Swollen baluster form with applied leaves and tulip blossoms

Grand vase, 1899

In central Europe-Austria-Hungary and what are now the Czech and Slovak states-Art Nouveau ceramic production was generally far more commercial than elsewhere. With the marked exception of certain Viennese workshops, design was geared more to popular taste.

In Pécs, Hungary, Vilmós Zsolnay and his son Miklos created a range of brightly-colored lusterware at the family firm of Zsolnay founded in 1862. Around 1899, a factory chemist, Vinsce Wartha, developed the Eosin glase for which the firm became world famous. Though the designer remains unknown, this grand vase is one of the finest examples in the entire Zsolnay production. Earthenware with the celebrated iridescent metallic-lustre glaze, this piece was extremely important to the firm, having been featured in the Hungarian display at the 1900 Paris Exposition Universelle (the same year the company swelled to 1000 employees). The wilted tulip blossoms conveyed the sentiments of Symbolism, a parallel art movement in which ideas and emotional experiences could be suggested by equivalents in color and design.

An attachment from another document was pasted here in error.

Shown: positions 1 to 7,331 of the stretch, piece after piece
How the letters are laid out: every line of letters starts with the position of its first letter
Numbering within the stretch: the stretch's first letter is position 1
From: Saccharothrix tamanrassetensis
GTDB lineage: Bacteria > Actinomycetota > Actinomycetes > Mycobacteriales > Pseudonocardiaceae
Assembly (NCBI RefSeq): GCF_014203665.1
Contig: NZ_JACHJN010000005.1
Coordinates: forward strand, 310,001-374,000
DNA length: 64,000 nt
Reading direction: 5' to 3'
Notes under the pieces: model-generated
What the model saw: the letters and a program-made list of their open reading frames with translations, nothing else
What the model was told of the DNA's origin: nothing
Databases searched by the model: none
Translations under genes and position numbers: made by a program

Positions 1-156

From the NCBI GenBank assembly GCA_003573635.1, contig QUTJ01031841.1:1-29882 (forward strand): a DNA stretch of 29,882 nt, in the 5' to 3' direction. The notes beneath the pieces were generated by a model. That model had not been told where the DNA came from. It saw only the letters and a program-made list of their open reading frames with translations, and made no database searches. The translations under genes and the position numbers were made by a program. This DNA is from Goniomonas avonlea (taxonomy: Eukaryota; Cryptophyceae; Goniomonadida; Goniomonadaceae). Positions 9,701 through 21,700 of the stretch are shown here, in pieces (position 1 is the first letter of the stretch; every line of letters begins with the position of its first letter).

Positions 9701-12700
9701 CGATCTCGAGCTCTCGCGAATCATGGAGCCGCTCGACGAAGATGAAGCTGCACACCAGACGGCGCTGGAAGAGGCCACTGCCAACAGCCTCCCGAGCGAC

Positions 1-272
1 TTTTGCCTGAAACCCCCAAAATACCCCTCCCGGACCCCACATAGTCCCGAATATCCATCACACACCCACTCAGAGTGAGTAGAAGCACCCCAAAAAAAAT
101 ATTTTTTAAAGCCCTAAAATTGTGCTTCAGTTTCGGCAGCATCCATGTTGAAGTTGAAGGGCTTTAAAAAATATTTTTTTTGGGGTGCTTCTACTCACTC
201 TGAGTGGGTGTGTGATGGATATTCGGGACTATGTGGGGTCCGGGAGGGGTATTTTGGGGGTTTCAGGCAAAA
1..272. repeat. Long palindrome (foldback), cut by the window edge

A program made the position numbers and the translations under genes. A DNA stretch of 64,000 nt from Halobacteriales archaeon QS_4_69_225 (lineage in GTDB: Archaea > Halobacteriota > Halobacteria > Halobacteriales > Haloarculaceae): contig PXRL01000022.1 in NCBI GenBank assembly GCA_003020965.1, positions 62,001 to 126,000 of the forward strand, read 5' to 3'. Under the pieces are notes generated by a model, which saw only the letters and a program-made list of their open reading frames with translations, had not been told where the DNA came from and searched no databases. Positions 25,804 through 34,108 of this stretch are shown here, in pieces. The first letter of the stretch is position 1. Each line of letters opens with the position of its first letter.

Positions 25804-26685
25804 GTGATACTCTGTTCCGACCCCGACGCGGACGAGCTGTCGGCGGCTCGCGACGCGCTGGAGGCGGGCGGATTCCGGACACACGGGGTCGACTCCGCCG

Grand vase
Artist Life
Pécs, Hungary
Accession Number
Curator Approved

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Swollen baluster form with applied leaves and tulip blossoms